Hero—Albert Leonard Wittenberg

I had planned to write a post on the victims of Buchenwald that died shortly after liberation, I was sidetracked by stumbling across the story of Albert Leonard Wittenberg.

Albert was born on 14 April 1909, in Paramaribo, Surinam. Surinam was a Dutch colony in South America. Like many of his fellow countrymen and women, he moved to the Netherlands. He got a job as a firefighter in Amsterdam.

Before the war, he was an active member of the Communist Party of the Netherlands (CPN) and the left-wing Union of Surinamese Workers. During the war, Wittenberg was a member of the resistance. When the parents of their Jewish neighbour Betty Sarlui had to go to the camp in early 1943, Albert and his wife Janna took the six-week-old baby into their family as their child.

Betty is ‘registered’ via detours in the marriage record of this non-Jewish couple. Janna said she had cheated because her father, Albert, was dark and of Surinamese descent.

Betty said in an interview in 2020:

“Albert walked as proud as a peacock with me down the street in the pram. There, I lay, without the Star of David on my jacket—like a happy baby. I lived with them for two and a half years. When Albert—who worked for the resistance—was arrested, I stayed with Janna, and I really had a very loving start in the middle of Amsterdam.”

Wittenberg was arrested (during the summer of 1944), and at the beginning of September, he arrived at Camp Vught. When that camp was closed, he left with the last transport to the Sachsenhausen concentration camp, to be transported from there via Camp Neuengamme to the underground V2 factory Dora-Mittelbau. The train never arrived instead they were stranded at a small station along the way.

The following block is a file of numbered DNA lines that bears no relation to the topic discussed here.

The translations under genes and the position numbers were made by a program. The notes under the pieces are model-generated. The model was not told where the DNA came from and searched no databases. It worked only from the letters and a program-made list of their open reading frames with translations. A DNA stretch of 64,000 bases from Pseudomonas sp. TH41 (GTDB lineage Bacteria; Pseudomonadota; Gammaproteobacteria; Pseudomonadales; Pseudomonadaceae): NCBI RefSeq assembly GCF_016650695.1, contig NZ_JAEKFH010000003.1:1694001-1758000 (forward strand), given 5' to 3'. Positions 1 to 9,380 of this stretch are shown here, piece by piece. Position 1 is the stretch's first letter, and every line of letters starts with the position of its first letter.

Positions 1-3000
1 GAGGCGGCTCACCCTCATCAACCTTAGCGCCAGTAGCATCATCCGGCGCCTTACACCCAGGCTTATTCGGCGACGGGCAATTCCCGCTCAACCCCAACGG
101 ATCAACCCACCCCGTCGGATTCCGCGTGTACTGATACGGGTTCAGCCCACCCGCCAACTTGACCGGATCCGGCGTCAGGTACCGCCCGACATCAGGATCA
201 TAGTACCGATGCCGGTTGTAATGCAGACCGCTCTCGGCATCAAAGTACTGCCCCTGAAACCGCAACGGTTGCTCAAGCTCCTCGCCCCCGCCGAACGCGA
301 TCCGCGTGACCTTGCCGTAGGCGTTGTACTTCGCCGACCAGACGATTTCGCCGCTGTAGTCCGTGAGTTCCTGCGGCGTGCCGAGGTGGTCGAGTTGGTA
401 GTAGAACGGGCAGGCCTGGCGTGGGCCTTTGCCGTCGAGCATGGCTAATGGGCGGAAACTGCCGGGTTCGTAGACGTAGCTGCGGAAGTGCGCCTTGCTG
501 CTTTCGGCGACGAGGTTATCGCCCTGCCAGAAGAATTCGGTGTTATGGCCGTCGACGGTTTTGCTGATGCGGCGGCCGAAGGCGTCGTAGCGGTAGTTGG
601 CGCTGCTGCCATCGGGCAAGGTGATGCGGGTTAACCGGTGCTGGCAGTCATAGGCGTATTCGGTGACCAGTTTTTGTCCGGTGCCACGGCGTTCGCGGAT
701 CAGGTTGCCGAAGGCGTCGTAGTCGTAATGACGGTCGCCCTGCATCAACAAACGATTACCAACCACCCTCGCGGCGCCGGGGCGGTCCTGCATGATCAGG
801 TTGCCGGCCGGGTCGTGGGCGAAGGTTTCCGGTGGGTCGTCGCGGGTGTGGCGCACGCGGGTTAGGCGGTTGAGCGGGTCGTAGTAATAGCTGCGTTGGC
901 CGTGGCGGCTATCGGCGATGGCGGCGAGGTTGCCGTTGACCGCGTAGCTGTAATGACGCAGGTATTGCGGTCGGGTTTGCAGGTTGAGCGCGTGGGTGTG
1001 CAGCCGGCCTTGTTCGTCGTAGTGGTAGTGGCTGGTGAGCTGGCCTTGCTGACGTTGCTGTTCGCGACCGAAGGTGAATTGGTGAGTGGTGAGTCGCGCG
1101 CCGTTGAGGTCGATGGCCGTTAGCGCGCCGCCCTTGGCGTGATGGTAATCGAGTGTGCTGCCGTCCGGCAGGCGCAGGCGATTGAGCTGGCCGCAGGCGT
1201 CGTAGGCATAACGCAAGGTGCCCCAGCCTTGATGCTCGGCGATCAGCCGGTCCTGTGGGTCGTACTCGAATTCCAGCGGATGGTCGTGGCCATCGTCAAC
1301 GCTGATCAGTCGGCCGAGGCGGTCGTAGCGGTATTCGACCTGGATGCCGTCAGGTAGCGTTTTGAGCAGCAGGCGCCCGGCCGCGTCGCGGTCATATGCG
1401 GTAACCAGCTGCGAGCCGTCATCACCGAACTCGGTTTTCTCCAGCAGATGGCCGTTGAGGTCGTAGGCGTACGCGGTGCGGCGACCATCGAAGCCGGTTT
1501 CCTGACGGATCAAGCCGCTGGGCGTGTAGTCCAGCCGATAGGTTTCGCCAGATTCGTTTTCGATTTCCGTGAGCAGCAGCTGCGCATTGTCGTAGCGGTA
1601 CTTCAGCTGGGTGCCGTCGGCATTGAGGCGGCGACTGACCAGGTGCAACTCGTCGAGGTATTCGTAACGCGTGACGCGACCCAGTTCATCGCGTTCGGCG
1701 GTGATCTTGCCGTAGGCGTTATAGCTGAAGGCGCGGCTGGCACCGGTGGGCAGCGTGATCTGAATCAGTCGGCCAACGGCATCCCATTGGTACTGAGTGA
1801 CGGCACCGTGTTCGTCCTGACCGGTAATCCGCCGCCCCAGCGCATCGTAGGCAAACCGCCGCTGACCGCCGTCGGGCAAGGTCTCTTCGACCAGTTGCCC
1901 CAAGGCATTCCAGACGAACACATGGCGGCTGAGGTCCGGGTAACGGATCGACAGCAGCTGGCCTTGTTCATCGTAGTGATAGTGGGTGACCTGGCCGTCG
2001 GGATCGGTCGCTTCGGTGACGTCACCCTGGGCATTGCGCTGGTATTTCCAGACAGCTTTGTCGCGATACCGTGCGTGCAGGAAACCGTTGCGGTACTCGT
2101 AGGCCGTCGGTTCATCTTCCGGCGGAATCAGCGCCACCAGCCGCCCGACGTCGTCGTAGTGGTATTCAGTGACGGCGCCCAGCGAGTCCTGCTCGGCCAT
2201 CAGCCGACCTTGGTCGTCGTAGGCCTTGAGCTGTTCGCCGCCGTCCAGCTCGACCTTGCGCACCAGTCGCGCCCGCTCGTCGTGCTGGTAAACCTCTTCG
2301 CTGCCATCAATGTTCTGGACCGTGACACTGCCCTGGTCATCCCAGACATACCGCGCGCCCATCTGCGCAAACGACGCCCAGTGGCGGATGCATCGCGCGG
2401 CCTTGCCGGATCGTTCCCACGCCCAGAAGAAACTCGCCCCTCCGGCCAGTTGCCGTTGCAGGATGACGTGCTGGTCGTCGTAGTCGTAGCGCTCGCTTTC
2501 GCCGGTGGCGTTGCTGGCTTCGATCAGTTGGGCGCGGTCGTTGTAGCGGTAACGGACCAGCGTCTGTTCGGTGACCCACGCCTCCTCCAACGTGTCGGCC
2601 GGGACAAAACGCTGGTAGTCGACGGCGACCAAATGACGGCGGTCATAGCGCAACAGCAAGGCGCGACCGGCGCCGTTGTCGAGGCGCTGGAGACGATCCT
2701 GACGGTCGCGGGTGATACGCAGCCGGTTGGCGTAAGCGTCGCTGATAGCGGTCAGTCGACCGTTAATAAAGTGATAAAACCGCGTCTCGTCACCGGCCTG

On Friday, the 13th of April, 1,016 concentration camp prisoners were herded inside a grain barn, piled knee-high with straw, which, had been previously doused with gasoline. According to the accounts of survivors, the barn was then deliberately set on fire by German SS and Luftwaffe soldiers and boys from the Hitler Youth. Prisoners who tried to escape the fire were machine-gunned to death by the Germans guarding the barn, including the teenage boys from the Hitler Youth. Albert Leonard Wittenberg was one of 1,016 murdered at the Gardelegen Massacre.

On Saturday, 14 April 1945, the 9th Army of the United States arrives in Gardelegen, a village in East Germany. The soldiers encounter a gruesome sight—hundreds of burnt bodies lie in the barn of the Isenschnibbe estate. The Allied soldiers saw that the fire had just been extinguished. They’re just too late.

Russian and Jewish prisoners eluded their guards, in the vicinity of Estedt, Germany, while marching to the notorious Gardelegen concentration camp four miles to the South. Farmers turned over the escapees to the Nazis, who marched them to a remote spot, dug graves and shot them in cold blood. The U.S. Military Government ordered German civilians to exhume the bodies and provide decent burial. In the foreground is a 15-year-old boy, the son of one of the farmers who helped turn the victims over to the Nazis.

Albert’s wife and children, including Betty, survived the war.

On 7 November 2011, Albert and Janna posthumously awarded the Yad Vashem—Righteous Among the Nations Award. It was presented to relatives of their family. The city council in Amsterdam adopted the name of this park on 28 January 2020.

Betty Mock was the girl taken in by the Wittenberg family. She was the initiator and has thus ensured a lasting memory of Albert Wittenberg.

What’s so poignant about this story is that Albert was an economic emigrant and moved for a better life. He saved a child’s life, fought Nazis, and consequently was murdered for it. Just think of his story in the context of immigrants.






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